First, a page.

You be the judge:

I have been dreaming in foreign languages since I was about 7 years old. My grandmother spoke German around me until I was 6, which is when we moved away. After moving, I started to dream in German, though I didn’t know the language, only basics and numbers, in my dreams I had full conversations in German, things were even written in German! It felt like as a child I was subconsciously containing the language (she never spoke english to me, only German) and was only able to access it in my dreams. I also dream in French as my other Grandmother (moms side) spoke French to me. My other Grandmother was from Germany, and my grandmother on my moms side was from Newfoundland. I have dreamt in Dutch, Swedish, Russian, Greek and Romanian. Last night I dreamt in the Romani language. I have studied all of these languages as a quick hobby, never really delved beyond that, yet I still dream in them fluently.

— Sonja, via the Babbel Blog

I’ve had such random experiences with dreaming in other languages and having other languages be spoken in my dreams. I’ve had dreams entirely in quite a few of my languages, even though I’m only fluent in English and Finnish. However, what I really think is interesting is that I regularly have a character in my dream who speaks a language I’ve NEVER learned! But somehow in my dream I still understand them perfectly well. I have no basis in the real world to be understanding those languages, like Portuguese and Japanese, but in my dreams I understand…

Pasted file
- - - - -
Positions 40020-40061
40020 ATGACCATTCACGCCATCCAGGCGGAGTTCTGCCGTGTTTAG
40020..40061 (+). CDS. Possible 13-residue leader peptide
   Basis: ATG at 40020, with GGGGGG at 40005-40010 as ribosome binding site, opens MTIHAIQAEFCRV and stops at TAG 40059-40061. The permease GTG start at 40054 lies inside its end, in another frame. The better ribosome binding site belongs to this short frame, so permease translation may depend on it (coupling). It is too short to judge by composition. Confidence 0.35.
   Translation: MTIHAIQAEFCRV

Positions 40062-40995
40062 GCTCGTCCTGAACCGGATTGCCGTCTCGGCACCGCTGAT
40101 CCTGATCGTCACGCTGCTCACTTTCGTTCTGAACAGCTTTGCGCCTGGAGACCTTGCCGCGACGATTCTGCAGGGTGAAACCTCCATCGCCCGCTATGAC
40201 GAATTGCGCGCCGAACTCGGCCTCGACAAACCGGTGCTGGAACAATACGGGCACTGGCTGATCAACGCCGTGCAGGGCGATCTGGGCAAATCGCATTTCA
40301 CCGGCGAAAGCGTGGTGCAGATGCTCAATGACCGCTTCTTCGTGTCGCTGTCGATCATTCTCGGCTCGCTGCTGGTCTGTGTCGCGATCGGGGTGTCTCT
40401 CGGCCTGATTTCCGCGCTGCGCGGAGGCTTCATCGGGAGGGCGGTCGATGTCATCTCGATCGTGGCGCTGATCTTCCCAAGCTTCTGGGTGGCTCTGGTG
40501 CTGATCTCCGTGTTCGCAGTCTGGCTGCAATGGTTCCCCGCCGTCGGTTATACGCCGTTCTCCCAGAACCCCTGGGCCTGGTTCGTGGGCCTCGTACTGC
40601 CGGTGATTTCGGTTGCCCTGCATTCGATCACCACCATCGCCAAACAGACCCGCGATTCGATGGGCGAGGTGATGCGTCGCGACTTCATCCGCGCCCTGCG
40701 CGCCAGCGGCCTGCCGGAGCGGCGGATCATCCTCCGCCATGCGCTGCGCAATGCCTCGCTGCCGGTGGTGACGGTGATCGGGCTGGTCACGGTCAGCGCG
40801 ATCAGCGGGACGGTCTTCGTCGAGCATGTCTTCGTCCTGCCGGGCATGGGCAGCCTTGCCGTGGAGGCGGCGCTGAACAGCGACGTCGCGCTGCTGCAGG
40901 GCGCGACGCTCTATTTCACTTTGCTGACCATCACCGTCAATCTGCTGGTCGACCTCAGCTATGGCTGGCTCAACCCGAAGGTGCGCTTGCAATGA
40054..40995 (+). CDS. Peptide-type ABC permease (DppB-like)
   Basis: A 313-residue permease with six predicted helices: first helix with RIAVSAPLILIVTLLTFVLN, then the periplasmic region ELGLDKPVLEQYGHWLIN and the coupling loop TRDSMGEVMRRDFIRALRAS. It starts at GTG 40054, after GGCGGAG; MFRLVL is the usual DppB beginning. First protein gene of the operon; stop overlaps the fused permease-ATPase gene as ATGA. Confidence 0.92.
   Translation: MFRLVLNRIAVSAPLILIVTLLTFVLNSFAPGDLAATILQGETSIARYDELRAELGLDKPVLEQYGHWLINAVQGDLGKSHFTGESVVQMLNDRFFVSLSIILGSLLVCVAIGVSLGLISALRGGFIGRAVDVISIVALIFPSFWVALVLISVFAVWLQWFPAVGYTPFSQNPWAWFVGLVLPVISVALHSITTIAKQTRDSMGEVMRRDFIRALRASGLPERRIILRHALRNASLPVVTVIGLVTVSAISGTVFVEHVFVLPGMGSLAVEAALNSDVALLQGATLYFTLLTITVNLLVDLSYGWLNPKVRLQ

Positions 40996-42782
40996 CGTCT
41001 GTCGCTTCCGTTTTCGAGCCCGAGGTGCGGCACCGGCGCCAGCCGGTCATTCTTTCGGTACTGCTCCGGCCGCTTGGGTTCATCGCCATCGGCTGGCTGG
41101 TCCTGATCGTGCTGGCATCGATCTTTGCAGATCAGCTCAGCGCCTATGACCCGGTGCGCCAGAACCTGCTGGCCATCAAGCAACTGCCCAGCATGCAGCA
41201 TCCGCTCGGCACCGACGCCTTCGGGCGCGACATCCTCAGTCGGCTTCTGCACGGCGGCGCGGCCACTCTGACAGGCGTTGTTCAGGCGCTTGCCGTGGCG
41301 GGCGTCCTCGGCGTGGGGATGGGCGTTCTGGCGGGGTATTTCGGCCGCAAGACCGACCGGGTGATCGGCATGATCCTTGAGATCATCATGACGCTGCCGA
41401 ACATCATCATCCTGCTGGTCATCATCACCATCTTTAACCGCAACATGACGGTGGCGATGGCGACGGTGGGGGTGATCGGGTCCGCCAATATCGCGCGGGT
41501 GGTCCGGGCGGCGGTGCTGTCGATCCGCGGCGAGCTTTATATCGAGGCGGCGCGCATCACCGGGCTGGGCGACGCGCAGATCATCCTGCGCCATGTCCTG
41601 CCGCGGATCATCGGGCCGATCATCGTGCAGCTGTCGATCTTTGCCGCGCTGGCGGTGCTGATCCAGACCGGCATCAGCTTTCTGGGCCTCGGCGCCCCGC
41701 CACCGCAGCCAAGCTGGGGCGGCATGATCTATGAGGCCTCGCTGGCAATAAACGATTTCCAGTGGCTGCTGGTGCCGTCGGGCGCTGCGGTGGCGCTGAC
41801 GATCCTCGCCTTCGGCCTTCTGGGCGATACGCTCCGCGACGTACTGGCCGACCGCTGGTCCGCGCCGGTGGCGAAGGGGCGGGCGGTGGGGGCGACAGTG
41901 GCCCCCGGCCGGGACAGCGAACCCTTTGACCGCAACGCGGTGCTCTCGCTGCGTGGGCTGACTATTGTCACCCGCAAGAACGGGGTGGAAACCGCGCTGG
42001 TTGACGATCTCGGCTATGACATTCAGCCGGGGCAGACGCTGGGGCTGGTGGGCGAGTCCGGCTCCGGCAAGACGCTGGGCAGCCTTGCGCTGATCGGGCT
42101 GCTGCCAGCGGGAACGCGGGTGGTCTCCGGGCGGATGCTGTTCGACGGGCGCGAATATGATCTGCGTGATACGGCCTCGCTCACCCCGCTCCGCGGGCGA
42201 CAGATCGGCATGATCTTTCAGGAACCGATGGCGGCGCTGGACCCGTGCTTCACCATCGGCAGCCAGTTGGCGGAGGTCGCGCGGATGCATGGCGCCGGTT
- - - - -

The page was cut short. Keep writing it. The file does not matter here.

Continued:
— wondercheekin, via linguaphiles.livejournal.com

Ok. My major is Spanish so I know quite a bit of it. But last night I had a dream in portuguese. How did I know it was portuguese? I guess I just know. If I look at some writings I can basically tell you what language it is even though have no idea what any of it means. I don’t know where I get this knowledge…but it’s there. Now I know portuguese is very similar to Spanish but this one sentence that was repeated over and over in my dream had no similarity to spanish. I remember seeing the words spelled in my dream. So I woke up, remembered how they were spelled, and I put it into a translator. Esse bom pão. Google said it meant, this good bread. I mean just the fact that it makes somewhat sense just boggles my mind. I have never studied a word of portuguese. Only spanish. The fact that the words were spelled correctly and everything…? I can’t remember what else was said or written in my dream but I remember someone speaking it and I understood everything.

— Sarah, via Street-Smart Language Learning

This has happened to me. A few days ago I awoke with a phrase which, when I googled it, found it to arabic. I am like most English people — lazy when it comes to speaking foreign languages although I know a very small amount of French have no knowledge or experience of Arabic. I have no idea where this came from but I have experienced something even more remarkable. A few years ago I woke early and, although still in a bit of a daze, got up to get a drink. When walking to the kitchen, I started to sing a song in an unknown language and completely in tune! This lasted for about 10-15 seconds and completely baffled me immediately afterwards.

— Stuart, via Street-Smart Language Learning